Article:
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There was a great controversy between the Grand Canyon managers and a nearby power plant over the intensity of pollution in the region (Pyne, 1998). The power plant which is a coal burning power generating plant is located near the Grand Canyon and this led to fewer tourists visiting the area. In 1991 the two reached an agreement and the power plant implemented several measures to curb air pollution from their industry (Garton, 2002).

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The federal government administrators induced a flood in the Grand Canyon in 2008 with the intention of allowing water absorption and permanently changing the ecosystem which was interfered with when the Glen canyon dam was constructed in 1963 to prevent flooding in the region (Levy, 1995).

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The climate in the Grand Canyon is similar to that in the surrounding environment and the whole area is generally dry with high temperatures. Rain only occurs twice in a year in winter as moderate rain and there is deep snow. In the summer, the rain brings monsoon thunderstorms caused by the extreme high temperatures. The average rainfall for the south is les than 35cms while the snow reaches 132 cm. In the higher northern end, rainfall is less than 59cm and the snow averages 317 cm. The shallower northern rim however rarely snows and the rain is low averaging 17.6 cm. Temperatures seem to vary in the Grand Canyon extensively from -17°C during the winter seasons to highs of around 38°C during the summer. These extreme conditions make the area potentially unwelcoming to visitors who at times call off their hikes before time due to hypothermia during winter and dehydration and sunburns during the summer season. The weather is generally unpredictable and even in the vent of getting accurate predictions the weather forecast is still unreliable for this region (Price, 1999).The area has been economically uplifted due to the value of the Grand Canyon as a unique, natural tourist attraction. The Grand Canyon National Park is one of the premier natural attractions all over the world receiving more than five million tourists every year. Most of these tourists are domestic with more than 80% coming from the different states in the United States and more than 12% coming from the neighboring California. Some of the tourists come from other foreign nations like United Kingdom, Netherlands, Canada, Japan and Netherlands. Most of the tourists visiting the area view it as a travel expedition because of the location of the Grand Canyon. Most of them come for sightseeing but there are also additional activities which they can engage in the area. Hiking along the Grand Canyon and running are also favorites among the tourists who visit the area. The tourists are however cautioned against running and hiking too much due to the steep rocks and the danger of heat exhaustion (Annerino, 2006).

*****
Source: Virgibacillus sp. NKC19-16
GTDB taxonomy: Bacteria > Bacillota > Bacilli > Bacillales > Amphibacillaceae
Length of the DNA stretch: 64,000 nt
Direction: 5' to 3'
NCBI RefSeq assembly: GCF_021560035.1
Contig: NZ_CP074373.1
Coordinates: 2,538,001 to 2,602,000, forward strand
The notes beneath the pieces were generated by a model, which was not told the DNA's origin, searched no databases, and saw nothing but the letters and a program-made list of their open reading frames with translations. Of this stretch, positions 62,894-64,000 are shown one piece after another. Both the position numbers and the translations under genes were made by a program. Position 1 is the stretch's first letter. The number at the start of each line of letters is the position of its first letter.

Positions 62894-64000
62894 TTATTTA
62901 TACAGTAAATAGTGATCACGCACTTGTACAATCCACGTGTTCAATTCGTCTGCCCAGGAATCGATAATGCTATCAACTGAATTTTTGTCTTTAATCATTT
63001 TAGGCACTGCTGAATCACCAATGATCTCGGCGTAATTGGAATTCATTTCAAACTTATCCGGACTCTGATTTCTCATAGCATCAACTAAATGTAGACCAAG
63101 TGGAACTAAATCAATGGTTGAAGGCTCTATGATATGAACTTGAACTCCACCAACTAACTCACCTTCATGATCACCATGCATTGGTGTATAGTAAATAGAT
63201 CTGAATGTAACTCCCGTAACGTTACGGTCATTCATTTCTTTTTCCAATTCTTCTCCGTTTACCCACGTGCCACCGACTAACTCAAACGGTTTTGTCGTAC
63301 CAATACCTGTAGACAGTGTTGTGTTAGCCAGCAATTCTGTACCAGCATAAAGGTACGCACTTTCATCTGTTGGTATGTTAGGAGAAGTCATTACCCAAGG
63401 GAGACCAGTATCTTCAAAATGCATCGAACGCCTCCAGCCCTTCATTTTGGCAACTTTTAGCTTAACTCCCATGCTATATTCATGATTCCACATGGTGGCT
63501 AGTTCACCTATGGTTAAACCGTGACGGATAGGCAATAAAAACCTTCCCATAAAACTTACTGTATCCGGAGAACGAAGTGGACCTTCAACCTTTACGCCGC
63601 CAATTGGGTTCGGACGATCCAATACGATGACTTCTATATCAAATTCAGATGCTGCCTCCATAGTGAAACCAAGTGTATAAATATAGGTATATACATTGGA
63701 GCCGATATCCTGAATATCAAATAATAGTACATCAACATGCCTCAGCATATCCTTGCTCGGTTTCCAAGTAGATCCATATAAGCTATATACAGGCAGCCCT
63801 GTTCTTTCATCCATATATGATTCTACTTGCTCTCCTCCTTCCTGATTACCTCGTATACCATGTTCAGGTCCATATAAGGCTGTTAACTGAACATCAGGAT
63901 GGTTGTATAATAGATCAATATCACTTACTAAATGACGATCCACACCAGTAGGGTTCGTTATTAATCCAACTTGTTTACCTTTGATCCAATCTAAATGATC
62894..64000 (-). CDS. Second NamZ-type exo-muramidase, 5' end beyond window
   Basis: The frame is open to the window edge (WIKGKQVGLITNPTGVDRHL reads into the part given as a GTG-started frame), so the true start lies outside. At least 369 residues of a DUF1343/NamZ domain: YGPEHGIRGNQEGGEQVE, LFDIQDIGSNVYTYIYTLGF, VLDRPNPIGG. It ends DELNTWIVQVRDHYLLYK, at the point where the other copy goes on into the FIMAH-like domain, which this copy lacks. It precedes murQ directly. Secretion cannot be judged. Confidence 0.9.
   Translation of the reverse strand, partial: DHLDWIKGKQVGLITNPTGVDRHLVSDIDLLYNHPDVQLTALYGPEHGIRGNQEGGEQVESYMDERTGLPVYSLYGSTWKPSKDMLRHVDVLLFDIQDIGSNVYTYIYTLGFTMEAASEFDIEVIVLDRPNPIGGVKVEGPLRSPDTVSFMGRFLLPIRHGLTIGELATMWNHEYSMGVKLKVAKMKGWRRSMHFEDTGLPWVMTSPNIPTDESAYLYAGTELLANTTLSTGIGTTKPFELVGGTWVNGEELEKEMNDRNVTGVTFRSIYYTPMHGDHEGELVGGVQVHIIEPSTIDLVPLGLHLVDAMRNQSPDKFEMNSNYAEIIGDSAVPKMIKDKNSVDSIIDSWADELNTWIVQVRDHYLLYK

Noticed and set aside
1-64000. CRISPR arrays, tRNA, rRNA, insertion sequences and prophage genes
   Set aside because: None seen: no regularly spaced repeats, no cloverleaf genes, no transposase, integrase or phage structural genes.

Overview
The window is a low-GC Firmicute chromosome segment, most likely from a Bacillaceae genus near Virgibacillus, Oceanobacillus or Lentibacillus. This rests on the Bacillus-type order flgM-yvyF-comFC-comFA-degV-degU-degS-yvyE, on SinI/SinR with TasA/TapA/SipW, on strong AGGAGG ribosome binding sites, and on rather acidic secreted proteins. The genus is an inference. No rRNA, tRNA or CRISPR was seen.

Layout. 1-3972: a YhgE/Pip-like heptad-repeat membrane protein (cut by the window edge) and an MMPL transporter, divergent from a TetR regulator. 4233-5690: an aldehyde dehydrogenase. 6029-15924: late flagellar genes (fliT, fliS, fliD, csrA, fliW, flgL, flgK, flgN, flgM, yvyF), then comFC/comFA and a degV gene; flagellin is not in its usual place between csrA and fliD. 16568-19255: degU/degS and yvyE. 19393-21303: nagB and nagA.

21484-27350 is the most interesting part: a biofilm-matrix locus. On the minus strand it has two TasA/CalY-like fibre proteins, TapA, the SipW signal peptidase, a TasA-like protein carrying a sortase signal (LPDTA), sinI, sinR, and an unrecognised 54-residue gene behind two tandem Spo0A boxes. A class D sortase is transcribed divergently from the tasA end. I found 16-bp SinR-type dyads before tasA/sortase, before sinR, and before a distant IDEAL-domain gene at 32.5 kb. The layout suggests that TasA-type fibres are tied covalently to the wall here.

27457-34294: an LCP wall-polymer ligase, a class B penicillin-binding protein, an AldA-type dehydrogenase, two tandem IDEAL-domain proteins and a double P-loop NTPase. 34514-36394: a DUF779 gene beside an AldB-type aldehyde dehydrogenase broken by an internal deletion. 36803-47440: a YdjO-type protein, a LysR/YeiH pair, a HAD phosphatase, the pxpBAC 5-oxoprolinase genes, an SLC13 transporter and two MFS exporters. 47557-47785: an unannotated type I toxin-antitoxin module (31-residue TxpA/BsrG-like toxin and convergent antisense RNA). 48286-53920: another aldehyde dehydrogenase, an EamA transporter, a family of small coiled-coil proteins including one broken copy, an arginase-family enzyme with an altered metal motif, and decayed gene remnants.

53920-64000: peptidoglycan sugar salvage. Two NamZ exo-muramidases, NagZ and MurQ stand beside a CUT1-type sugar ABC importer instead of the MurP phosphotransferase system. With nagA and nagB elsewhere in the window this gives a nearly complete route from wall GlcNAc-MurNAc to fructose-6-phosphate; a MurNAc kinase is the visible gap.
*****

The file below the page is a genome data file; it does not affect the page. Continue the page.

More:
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They are advised to spend the night in the specially established camping grounds and take up the hikes or run the following day so as to allow the body to recover from the physical exertion. Due to the varying weather conditions, not all these camping grounds are accessible throughout the year. The camping grounds that have been established along the higher northern end are generally inaccessible due to road closures as a result of poor weather conditions.

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Tourists who can afford it also have the option of viewing the Grand Canyon through privately chartered planes and helicopters. They can only view the Grand Canyon from far due to the plane accidents in 1990.Some helicopters may however choose to land on the less restricted India reservations that fall within the Canyon (Annerino, 2006).